We’ve witnessed great professionals get increasingly frustrated about "not being heard." The ethos of this problem can be best characterized as "the failure to convince others your ideas are more important than theirs."
Often the selection of best ideas coalesces not on the merit of such ideas but on the personalities of those presenting them around the table. The question becomes, "How do I make my strategy evident? How can I best support what I see in my mind as the best way forward?" Unfortunately, you can’t do it on your own. Every expert we’ve ever met bases their expertise not a self-enclosed definition of their own knowledge set, but on external vindication of their expertise. In other words, the opinions others have about your professional acumen gives more validity to your strategies than your own attempt to prove their worth. The great news is that this system is easily penetrable.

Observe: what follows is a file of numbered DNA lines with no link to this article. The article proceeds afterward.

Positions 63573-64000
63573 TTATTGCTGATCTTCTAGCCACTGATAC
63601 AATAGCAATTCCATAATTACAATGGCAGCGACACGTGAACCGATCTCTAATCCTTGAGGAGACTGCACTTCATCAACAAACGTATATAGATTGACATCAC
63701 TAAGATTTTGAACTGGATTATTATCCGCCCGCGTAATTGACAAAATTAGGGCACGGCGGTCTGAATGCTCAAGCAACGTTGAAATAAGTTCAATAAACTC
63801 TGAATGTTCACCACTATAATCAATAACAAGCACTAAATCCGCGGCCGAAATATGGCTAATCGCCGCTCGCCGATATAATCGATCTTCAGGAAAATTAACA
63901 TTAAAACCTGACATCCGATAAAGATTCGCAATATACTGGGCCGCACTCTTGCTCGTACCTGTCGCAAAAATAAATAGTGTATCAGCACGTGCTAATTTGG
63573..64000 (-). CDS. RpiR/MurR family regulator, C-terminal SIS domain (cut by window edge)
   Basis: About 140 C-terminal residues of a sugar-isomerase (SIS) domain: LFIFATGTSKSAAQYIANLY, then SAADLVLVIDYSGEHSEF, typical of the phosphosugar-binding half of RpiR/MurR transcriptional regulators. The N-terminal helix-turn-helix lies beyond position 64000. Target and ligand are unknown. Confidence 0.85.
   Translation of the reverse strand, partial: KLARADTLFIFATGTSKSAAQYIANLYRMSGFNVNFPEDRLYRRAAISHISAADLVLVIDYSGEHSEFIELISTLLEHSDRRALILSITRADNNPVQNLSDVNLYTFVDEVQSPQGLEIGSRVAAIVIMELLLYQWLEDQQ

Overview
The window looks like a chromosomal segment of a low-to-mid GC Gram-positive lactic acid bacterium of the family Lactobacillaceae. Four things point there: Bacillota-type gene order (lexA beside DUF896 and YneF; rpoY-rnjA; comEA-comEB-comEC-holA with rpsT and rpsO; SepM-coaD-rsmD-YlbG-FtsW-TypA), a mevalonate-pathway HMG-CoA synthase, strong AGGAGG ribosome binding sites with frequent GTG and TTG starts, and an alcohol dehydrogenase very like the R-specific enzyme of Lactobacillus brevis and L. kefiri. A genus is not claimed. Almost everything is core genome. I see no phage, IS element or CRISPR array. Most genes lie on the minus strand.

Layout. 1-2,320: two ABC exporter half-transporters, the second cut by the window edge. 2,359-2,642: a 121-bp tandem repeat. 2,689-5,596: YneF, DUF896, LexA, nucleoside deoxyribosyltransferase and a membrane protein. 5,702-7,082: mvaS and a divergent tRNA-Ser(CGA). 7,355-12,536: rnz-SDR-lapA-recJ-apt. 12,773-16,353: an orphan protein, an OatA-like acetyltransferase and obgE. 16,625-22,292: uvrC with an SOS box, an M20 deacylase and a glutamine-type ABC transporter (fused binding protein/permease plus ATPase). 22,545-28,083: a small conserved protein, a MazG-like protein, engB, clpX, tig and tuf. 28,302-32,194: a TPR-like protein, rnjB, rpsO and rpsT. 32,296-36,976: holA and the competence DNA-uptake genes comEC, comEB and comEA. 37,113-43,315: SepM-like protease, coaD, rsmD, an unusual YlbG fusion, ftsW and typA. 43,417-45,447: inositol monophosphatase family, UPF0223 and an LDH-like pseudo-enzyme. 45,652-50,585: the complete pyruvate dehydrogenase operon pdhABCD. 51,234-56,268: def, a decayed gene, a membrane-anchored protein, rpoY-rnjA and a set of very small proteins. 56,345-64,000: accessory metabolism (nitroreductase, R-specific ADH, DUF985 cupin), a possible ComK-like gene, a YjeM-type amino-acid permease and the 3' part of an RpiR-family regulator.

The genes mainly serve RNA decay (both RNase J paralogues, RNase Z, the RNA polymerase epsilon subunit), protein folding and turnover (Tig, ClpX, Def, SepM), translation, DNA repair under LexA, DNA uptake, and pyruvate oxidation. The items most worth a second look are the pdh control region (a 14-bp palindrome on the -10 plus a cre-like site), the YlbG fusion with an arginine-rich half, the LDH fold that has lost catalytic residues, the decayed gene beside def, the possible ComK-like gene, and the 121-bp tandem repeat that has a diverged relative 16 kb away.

All one must do is to create a personal network where expertise is shared, judged, and vindicated. There is indeed merit in debating what you believe with others who have no stake at your professional actions. As an example, in my previous CIO position, after considering several factors, I adopted a policy that reduced the importance and focus on thin clients at my institution. Although I was not debated on that decision, had I been asked to explain my position, I could have explained it in detailed as related to the needs of our institution. BUT… I would have also been able to say that I’d discussed the use of thin clients with a group of 10 other CIOs, which included a CIO of a company with distributed offices in 85 countries, and they all agreed with me. It is not that I am not smart on my own, but that my peers will appreciate I am not acting on baseless impulse rather than carefully considered decisions.
We suggest getting involved with groups that can vindicate your ideas, and arm your decision making and influence with stories about those who succeeded and failed at the same task. If you can’t find such a group, create one.